|Fabrizio Doria, Pamela Jones, and Daniel Klein (photo by meche kroop)|
Guest Review by Ellen Godfrey:
The audience at the National Opera Center, on Sunday afternoon, was treated to a delightful performance of the 18th century comic opera La Serva Padrona, presented by the Lighthouse Opera Company. The founder and director of the company, which was started two years ago, is Dr. John Banks, a classical musician and a high school music teacher. The company’s mission is to help shine a light on classically trained singers of all backgrounds by performing operas in their original language, for new and diverse audiences in the Bronx, New York City, and beyond. The company also brings new and emerging opera talent to the public’s attention with live opera performances.
La Serva Padrona, (The Servant Turned Mistress), was composed by Giovanni Battista Pergolesi (1710 -1736), based on a play by Jacopo Angello Nelli. This opera buffa, (comic opera), was originally performed as an intermezzo (intermission) for an opera seria (serious opera) called Il Prigionier Superbo, (the Proud Prisoner). The opera had its premiere in 1733 in Naples, and enjoyed great popularity throughout Europe for many years. Eventually, the two intermezzi were separated from the serious opera to become a 45 minute opera. It quickly grew very popular throughout European and is still being performed today.
In 1752, Pergolesi’s opera buffa sparked a great argument in France. It was called the querelle des bouffons (the war of the comic actors) and argued about the merits of reverent French and irreverent Italian music theatre. These discussions further led to reforms by the composer Christopher Willibald Gluck, (1714-1787), who grew tired of the overly ornate operas of the Baroque period. He moved to the simplicity of the Classical style. Gluck’s reforms influenced the great Mozart, who composed operas in the same style.
Between the 16th and 18th century, Italian strolling players, known as La Commedia Dell’arte, performed throughout Europe and had a great influence on drama and music. The troupes used improvisation, stock characters, and a few standard scenarios to tell the funny stories. In La Serva Padrona the female stock character is Serpina, a bossy woman; Uberto is the grouchy older man, and Vespone, a mute servant. The joke in the opera is a domestic argument which involves a reversal of roles; the servant is the mistress of the home while the older man is under her strict command. He can’t decide if he wants to marry her or not. Serpina makes sure that he will marry her by pretending to marry a soldier (who is a mute servant in disguise). In the end their roles reverse and they have a joyous marriage celebration.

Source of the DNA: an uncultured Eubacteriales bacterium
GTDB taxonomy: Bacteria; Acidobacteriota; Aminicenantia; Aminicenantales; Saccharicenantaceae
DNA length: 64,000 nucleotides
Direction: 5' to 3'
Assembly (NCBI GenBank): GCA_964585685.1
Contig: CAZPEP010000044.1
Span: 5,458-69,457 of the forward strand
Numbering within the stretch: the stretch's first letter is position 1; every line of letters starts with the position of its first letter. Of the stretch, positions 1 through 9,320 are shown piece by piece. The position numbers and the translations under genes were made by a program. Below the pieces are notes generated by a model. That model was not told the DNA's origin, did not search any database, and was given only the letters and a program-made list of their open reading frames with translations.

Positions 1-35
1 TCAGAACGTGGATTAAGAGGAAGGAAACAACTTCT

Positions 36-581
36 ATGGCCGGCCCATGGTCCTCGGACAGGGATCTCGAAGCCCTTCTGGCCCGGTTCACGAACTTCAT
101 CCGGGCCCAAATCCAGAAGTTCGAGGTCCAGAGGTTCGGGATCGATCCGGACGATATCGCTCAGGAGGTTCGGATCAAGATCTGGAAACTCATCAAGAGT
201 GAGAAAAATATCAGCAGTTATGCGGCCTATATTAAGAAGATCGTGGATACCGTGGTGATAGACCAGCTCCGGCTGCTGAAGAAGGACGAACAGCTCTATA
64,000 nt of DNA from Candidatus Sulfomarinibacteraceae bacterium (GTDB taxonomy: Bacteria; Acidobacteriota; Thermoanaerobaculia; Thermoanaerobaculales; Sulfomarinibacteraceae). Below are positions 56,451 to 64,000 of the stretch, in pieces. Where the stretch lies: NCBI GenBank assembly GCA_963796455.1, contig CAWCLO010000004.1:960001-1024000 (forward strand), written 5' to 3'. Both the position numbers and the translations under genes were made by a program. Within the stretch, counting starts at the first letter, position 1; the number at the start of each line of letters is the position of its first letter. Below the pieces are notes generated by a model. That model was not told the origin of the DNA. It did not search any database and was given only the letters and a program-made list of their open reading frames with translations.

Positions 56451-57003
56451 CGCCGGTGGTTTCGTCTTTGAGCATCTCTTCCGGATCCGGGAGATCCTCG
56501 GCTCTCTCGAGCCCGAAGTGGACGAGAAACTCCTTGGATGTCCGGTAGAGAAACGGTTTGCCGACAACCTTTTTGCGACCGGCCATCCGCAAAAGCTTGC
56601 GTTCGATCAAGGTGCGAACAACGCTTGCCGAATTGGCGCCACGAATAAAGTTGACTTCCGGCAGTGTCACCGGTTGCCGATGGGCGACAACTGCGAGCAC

There is a feminist side to this opera and other themes including ambition, equality of men and women, and recognition of respect for each other. The wonderful director for this performance, John Tedeschi, has a real feel for comedy and he kept the action alive and funny. He changed the original location of the opera to the Civil War period. He was inspired by some similarities to a 19th century woman, Lydia Hamilton Smith, a servant and also mistress of her house. During the Civil War, both she and her husband, Thaddeus Stevens, were active in the underground railroad and helped shelter southern slaves to escape to the north.
Daniel Klein and Pamela Jones made good sparring partners in this delightful comedy. Bass-baritone Daniel Klein was a wonderful Uberto. He is tall and has a big gorgeous bass-baritone voice with lots of resonance. His frustration with his bossy maid, Serpina, was strong and humorous. He is an excellent comedian; he fidgeted, he twirled his mustache upwards, got angry, and contorted his face, especially by bulging his eyes.
Coloratura soprano Pamela Jones has a beautiful clear big voice which she uses very well. She never pushes the voice so it carries very beautifully. She also has excellent diction. Having performed in opera, musicals, and straight plays, she is very much at home on the comic stage. Her Serpina was a strong character who knew just what she wanted and how to boss Uberto around. As good as the acting of the performers was, it would have been even better if they did not have to look at the score.
Fabrizio Doria played the mute role of Vespone perfectly with lots of comic touches.
For this production, Maggie Ronck created costumes for the three principals that were appropriate to the period. Uberto was costumed in a stunning suit with a long coat and tie and a big hat. Serpina’s mid-19th century costume was a beautiful long checkered dress. Later in the opera,when Serpina and Umberto were finally ready to marry, they had broad hats of the period. Pamela’s hat was adorned with flowers. Ms .Ronck’s costumes for Vespone, the mute, were also designed well.
The music for this opera is absolutely delightful. The Sepia Baroque Ensemble was elegantly conducted by Maestro Stephen Francis Vasta. The ensemble of 5 string instruments (2 violins, a viola, cello, and bass were accompanied by the harpsichord. This small ensemble was very vibrant and supported the singers very well.
Everyone in the theatre enjoyed seeing this 18th century masterpiece.
© meche kroop